Jim Mitchell (politician)

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For other people named Jim Mitchell, see Jim Mitchell (disambiguation).
Jim Mitchell
Minister for Communications
In office
2 January 1984 – 10 March 1987
Preceded by Himself (Posts and Telegraphs)
Succeeded by John Wilson
Minister for Transport
In office
14 December 1982 – 10 March 1987
Preceded by John Wilson
Succeeded by Ray MacSharry
Minister for Posts and Telegraphs
In office
14 December 1982 – 2 January 1984
Preceded by John Wilson
Succeeded by Himself (Communications)
Minister for Justice
In office
30 June 1981 – 9 March 1982
Preceded by Gerry Collins
Succeeded by Seán Doherty
Teachta Dála
In office
November 1992 – May 2002
Constituency Dublin Central
In office
June 1981 – November 1992
Constituency Dublin West
In office
June 1977 – June 1981
Constituency Dublin Ballyfermot
Personal details
Born 19 October 1946
Dublin, Ireland
Died 2 December 2002(2002-12-02) (aged 56)
Dublin, Ireland
Political party Fine Gael
Alma mater Dublin Institute of Technology

Jim Mitchell (19 October 1946 – 2 December 2002) was an Irish Fine Gael politician who served in the cabinets of Taoiseach Garret FitzGerald from 1981–82 and 1982–87.[1] He was deputy leader of the Fine Gael party from 2001 until 2002.

Early life[edit]

Mitchell began his political involvement when he supported Seán MacBride, leader of the radical republican Clann na Poblachta at the 1957 general election. He joined Fine Gael in 1967, becoming that party's unsuccessful candidate in a by-election in 1970. He sought a party nomination to run at the 1973 general election. However he agreed not to contest the seat to allow Declan Costello, a senior figure in his party and son of former Taoiseach John A. Costello, to be elected. Costello went on to serve as Attorney General of Ireland in the 1973–1977 National Coalition of Fine Gael and the Labour Party.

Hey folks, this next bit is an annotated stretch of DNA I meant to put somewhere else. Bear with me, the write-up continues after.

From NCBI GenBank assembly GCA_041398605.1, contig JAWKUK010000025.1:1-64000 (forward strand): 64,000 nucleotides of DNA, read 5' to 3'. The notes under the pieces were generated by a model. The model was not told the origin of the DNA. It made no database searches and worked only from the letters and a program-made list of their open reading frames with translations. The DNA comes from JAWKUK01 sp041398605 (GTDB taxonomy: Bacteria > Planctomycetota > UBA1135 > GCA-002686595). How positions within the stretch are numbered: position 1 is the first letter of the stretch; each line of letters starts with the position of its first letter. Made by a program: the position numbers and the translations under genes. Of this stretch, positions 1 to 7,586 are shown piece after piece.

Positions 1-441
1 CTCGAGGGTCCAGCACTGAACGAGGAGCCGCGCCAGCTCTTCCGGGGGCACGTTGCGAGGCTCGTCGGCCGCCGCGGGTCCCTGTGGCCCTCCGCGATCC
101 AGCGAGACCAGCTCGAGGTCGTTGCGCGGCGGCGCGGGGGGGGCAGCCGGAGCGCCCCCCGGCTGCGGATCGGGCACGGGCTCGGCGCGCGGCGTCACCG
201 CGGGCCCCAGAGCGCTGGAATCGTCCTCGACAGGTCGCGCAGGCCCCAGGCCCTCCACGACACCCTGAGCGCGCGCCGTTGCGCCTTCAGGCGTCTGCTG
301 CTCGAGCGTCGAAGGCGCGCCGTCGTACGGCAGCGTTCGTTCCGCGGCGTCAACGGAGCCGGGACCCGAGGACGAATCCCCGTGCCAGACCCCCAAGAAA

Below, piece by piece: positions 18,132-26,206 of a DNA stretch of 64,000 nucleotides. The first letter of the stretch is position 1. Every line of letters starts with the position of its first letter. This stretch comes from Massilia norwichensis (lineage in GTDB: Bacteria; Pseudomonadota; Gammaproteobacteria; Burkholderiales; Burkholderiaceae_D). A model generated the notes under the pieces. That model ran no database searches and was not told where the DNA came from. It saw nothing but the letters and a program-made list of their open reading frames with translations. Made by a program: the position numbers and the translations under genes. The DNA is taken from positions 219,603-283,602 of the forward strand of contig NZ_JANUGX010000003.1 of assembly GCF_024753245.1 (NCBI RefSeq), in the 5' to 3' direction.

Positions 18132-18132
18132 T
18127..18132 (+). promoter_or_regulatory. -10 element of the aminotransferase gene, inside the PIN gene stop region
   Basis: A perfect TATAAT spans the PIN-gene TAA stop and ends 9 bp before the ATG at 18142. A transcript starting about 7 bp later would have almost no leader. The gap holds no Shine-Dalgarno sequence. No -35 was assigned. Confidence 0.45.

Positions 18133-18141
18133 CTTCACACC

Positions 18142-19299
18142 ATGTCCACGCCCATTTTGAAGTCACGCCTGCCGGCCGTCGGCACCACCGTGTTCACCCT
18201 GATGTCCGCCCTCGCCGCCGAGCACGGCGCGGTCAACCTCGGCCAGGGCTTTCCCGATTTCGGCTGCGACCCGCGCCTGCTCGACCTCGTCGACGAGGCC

Mitchell was elected to Dublin Corporation in 1974. In 1976, aged 29, he became the youngest ever Lord Mayor of Dublin. He was an unsuccessful candidate for Dáil Éireann at the 1973 general election in Dublin South–West and lost again in the 1976 by-election in the same constituency, to Labour Party's Brendan Halligan.

Outside politics he worked for Guinness at the St. James's Gate Brewery.[2]

Political career[edit]

At the 1977 general election he was elected to Dáil Éireann as a Fine Gael Teachta Dála (TD) for the Dublin Ballyfermot constituency.[3] With the party's loss of power in 1977, the new leader, Garret FitzGerald appointed Mitchell to the Party's Front Bench as spokesperson on Labour. At the 1981 general election Mitchell was elected for the Dublin West constituency and Fine Gael dramatically increased its number of seats and formed a coalition government with the Labour Party. On his appointment as Taoiseach, Garret FitzGerald caused some surprise by excluding some of the older conservative former ministers from his cabinet. Instead young liberals like Mitchell were appointed, with Mitchell receiving the high profile post of Minister for Justice. The Fine Gael–Labour government collapsed in January 1982, but regained power in December of that year. Mitchell again was included in a FitzGerald cabinet, as Minister for Transport. He also served as Minister for Posts and Telegraphs (later titled Minister for Communications) from 1982–87.

Mitchell, who was seen as being on the social liberal wing of Fine Gael was however out of favour with John Bruton when he became Fine Gael leader in 1990. When Bruton formed the Rainbow Coalition in December 1994, Mitchell was not appointed to any cabinet post.